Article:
Moving Stories Blog

  • By: Matt Wolfe The roots of the modern diesel engine can be traced back to the industrial revolution, and lead directly to the man for which the engine is named; Rudolf Diesel. Diesel (1978 Hall of Fame Inductee) was the German engineer who first patented the design for an internal combustion engine that required no ignition source. Born in Paris in 1858, Diesel became fascinated with engine design at an early age. A graduate of
  • By: Matt Wolfe Induction season is a busy stretch for everyone at the Hall. By the time June rolls around, we’re all sweating over the final details of putting on our yearly festival of extravagance. My role in organizing the madness this year was figuring out how to get nine cars with a combined value in excess of $15 million dollars in and out the Renaissance Ballroom in less than 24 hours. Planning their arrival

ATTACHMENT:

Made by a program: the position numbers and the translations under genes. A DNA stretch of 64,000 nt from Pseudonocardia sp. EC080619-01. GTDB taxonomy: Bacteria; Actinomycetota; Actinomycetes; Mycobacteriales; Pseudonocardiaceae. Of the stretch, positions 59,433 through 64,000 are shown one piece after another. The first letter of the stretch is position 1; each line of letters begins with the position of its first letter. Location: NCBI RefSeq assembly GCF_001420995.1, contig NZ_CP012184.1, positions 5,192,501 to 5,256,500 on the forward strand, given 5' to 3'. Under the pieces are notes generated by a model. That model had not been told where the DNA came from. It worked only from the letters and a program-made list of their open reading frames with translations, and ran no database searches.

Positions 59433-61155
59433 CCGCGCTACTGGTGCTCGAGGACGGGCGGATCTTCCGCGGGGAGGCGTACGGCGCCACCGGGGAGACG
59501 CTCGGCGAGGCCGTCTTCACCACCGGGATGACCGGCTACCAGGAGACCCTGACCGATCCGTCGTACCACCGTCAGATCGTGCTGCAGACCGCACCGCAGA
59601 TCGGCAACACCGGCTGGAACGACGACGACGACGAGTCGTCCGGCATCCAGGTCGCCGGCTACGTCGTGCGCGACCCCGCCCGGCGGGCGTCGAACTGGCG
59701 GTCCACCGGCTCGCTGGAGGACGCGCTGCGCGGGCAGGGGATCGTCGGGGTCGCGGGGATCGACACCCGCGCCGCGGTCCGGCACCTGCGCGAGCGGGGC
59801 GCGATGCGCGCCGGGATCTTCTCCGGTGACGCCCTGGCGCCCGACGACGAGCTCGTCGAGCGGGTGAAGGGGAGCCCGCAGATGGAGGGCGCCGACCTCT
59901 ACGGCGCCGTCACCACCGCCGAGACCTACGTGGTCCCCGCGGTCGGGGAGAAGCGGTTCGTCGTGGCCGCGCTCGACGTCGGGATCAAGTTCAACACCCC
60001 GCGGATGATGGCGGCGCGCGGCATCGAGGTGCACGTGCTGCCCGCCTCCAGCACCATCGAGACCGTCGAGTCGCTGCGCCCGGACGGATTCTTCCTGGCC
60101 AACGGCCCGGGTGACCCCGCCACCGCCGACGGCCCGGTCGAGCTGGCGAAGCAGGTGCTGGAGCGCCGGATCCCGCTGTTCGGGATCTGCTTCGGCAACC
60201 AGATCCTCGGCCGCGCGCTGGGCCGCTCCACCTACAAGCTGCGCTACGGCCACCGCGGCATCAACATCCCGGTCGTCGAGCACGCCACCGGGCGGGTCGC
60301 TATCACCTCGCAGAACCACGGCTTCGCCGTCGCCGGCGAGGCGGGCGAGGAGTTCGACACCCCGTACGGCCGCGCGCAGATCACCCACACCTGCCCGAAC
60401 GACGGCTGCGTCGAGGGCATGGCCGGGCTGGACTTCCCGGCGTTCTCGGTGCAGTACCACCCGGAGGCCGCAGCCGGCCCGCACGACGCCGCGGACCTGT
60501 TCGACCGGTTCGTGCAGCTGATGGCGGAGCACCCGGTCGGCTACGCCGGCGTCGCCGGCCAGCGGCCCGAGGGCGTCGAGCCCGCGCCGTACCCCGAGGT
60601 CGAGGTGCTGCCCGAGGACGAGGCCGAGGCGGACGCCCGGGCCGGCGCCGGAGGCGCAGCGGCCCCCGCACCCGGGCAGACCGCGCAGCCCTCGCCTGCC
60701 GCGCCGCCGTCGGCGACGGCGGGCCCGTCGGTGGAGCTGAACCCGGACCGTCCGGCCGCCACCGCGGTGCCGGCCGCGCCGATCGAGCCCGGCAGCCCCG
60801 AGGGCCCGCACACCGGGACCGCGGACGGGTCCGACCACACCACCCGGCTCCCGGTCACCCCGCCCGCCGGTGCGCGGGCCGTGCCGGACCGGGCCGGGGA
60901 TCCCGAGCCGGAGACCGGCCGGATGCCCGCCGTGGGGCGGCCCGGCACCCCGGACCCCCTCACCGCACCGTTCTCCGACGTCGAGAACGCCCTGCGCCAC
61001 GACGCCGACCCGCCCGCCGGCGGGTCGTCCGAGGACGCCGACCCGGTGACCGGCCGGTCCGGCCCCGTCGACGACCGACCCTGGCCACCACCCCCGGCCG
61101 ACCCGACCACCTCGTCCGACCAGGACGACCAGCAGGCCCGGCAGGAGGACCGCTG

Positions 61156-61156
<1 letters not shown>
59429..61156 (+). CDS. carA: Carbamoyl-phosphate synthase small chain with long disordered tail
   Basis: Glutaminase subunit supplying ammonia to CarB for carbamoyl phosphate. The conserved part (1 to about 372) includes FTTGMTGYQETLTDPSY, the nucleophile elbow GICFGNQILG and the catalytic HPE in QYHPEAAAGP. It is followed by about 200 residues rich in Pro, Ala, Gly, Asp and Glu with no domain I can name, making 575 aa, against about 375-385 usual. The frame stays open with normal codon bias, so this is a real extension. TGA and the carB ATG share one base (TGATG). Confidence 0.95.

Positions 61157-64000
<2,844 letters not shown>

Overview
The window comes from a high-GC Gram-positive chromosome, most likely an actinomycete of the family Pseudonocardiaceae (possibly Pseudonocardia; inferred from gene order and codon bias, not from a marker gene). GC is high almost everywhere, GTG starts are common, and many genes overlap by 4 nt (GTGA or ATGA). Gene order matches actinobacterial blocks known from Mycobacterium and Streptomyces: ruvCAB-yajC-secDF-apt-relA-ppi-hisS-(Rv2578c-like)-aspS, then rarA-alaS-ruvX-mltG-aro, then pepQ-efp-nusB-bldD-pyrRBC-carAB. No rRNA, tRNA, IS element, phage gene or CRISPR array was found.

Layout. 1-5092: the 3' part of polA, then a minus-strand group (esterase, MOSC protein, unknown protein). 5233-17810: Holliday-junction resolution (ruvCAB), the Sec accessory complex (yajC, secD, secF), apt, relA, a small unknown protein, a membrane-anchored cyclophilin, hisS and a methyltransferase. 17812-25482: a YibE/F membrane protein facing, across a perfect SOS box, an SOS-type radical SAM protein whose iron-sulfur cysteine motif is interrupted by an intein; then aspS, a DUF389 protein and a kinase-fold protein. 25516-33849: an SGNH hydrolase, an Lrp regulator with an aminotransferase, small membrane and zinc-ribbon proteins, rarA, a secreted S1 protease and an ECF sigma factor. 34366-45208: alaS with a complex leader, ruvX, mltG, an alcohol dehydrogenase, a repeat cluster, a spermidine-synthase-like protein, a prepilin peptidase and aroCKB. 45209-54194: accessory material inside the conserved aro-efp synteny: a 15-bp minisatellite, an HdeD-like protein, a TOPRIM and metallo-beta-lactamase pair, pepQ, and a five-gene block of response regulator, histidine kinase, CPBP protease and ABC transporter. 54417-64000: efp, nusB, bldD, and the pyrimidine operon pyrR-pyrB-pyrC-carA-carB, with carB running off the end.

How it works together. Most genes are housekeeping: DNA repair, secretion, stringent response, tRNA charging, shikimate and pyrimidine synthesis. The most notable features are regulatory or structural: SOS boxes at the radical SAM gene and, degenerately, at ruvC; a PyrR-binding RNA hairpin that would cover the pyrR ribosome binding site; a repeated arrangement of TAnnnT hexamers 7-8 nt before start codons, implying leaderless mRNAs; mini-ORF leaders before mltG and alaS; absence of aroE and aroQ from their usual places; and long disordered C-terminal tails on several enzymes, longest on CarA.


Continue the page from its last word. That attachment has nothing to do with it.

• By: Matt Wolfe By the 1960’s, Studebaker was one of the last small independent American car manufacturer’s still standing. However, the company was not financially stable and desperately needed a hit. In early 1961, Raymond Loewy was asked by Studebaker president Sherwood Egbert to help create a car that would revitalize Studebaker’s image and sales by appealing to younger buyers. The Avanti was Studebaker’s final attempt to stay afloat by returning to the company’s basic
  • By: Matt Wolfe The Automotive Hall of Fame held its first ever Cars & Coffee meet on Sunday, August 30th. Despite the threat of early rain, the show was an overwhelming success, drawing well over 250 cars and 400 people to the Hall on a Sunday morning. From Studebaker Avanti’s to Nissan 350 Z’s, there was a little bit of everything from every era at the show. Modern supercars like Ferrari 458’s, Ford GT’s, and

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